BANJA LUKA, Bosnia, Nov 24 (Reuters) - Bosnia’s Serb region said on Monday it will file criminal charges against a U.S. envoy and international prosecutors in Bosnia over an investigation into government infrastructure deals.
A spokesman for Serb Republic Prime Minister Milorad Dodik did not specify what the exact charges were but said they would be prepared this week.
European and U.S. prosecutors working in Bosnia’s state court under a 1995 peace agreement want documents on contracts for a lavish 110 million-euro ($138.5 million) government building in Banja Luka as well as a local highway, police sources and diplomats say.
Dodik has repeatedly rejected handing over the documents, saying the state court did not have jurisdiction to probe his government’s deals and accusing prosecutors and judges of bias against Serbs.
He has accused U.S. diplomat Raffi Gregorian, the international Deputy High Representative in Bosnia, of plotting against his government along with the foreign prosecutors, judges and some journalists and civic activists.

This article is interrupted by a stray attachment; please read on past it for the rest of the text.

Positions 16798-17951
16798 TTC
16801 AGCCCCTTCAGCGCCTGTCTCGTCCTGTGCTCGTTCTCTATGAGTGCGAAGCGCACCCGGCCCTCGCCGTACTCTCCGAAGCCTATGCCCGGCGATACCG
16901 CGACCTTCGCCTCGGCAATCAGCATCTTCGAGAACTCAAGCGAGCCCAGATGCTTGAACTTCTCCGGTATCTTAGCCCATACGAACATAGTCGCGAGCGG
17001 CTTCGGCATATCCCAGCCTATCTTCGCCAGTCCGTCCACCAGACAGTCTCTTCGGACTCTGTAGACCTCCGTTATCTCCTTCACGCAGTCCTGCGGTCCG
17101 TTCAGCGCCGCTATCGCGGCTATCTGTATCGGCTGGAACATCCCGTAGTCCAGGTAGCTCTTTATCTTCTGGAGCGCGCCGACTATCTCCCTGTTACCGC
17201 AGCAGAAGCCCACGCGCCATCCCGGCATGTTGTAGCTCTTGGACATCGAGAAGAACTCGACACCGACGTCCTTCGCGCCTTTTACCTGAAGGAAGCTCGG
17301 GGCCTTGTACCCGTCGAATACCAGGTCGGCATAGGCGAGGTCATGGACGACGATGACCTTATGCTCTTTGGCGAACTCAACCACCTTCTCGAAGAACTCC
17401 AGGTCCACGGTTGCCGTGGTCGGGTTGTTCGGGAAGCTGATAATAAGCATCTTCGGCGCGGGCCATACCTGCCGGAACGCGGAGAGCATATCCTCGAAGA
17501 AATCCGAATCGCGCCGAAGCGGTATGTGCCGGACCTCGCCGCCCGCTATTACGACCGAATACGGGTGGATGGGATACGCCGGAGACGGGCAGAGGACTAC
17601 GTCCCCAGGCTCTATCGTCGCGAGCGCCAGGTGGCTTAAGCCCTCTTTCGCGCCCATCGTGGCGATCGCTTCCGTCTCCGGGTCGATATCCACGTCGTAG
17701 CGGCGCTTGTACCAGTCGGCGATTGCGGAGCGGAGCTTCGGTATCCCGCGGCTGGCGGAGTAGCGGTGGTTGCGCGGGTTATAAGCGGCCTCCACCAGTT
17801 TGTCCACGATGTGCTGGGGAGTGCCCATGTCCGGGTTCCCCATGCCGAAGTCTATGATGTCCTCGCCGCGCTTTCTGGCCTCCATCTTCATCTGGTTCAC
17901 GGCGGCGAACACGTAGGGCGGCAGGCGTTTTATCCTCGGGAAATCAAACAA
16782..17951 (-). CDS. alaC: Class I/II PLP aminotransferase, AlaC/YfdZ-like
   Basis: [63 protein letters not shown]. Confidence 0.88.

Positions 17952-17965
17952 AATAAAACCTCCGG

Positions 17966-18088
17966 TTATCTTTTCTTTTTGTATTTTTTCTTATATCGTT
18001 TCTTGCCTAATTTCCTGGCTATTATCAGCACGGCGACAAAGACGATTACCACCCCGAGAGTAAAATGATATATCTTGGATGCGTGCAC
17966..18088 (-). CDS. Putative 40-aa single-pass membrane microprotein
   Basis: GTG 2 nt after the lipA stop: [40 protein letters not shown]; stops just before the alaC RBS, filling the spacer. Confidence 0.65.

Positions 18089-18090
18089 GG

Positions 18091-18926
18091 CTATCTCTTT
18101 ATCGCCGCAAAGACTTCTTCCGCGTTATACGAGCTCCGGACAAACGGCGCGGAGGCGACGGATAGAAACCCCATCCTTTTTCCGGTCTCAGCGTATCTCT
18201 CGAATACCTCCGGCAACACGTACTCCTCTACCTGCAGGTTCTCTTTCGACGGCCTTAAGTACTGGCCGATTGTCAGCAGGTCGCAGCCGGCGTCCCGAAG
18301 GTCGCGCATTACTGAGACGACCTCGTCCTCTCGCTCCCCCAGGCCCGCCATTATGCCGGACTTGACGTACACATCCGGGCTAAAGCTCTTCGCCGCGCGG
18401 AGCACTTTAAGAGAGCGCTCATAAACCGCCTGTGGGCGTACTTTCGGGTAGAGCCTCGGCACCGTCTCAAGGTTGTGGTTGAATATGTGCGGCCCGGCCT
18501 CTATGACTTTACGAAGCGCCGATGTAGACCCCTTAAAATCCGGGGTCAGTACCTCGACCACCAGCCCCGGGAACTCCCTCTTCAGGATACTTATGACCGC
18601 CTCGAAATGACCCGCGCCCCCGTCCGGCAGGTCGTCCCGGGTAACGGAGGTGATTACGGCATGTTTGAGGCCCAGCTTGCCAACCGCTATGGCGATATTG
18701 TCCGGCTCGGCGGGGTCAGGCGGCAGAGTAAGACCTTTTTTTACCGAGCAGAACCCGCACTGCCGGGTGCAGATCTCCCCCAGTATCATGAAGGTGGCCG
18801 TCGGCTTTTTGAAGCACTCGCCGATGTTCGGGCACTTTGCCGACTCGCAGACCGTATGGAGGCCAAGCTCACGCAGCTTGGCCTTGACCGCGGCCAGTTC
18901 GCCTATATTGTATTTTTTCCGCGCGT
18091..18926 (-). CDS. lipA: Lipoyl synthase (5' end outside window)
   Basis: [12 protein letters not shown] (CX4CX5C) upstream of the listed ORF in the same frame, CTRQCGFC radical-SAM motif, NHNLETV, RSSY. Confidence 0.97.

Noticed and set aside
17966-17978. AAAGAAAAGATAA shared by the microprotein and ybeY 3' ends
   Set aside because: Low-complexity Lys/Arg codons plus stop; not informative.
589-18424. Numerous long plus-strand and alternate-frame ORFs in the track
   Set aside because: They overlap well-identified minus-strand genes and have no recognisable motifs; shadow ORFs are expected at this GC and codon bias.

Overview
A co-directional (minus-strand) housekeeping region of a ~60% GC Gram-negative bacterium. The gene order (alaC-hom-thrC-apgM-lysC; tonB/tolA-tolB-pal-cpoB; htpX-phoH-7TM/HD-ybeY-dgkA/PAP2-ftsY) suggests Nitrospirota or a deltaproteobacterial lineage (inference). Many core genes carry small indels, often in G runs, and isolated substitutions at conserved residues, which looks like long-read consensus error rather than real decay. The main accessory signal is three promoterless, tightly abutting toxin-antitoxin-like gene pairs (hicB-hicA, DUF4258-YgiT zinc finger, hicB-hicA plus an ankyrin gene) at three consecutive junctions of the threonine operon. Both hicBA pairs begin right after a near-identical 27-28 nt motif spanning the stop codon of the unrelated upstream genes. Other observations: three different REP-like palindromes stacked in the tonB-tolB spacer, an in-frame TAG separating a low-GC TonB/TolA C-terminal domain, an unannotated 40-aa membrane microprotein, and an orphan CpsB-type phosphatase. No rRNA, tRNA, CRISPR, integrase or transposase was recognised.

“We suspect a criminal association that is aiming to stop a positive trend of development in Republika Srpska and show it in incorrect and negative light,” Dodik said last week.
His move to seek criminal charges could inflame tensions between the two halves of the country — born out of a 1992-95 war involving Serbs, Muslims and Croats — and some experts say fighting could break out again.
Gregorian said Dodik seemed to be “losing touch with reality”.
“It’s an obvious attempt to deflect attention from his repeated failure and broken promises regarding the legal obligation to turn over documents ... regarding a number of projects that have been carried out in the RS (Serb Republic) under questionable circumstances,” Gregorian told Reuters.
The leader of the Serb region that makes up Bosnia along with the Muslim-Croat federation, Dodik has pushed hard for greater autonomy for the Serb Republic since he came to power in 2006.
Bosnia state court prosecutors are also probing deals with a Russian investor who acquired the Brod oil refinery and a joint venture with Czech power group CEZ, sources said. (Additional reporting by Adam Tanner in Belgrade; writing by Daria Sito-Sucic; Editing by Angus MacSwan)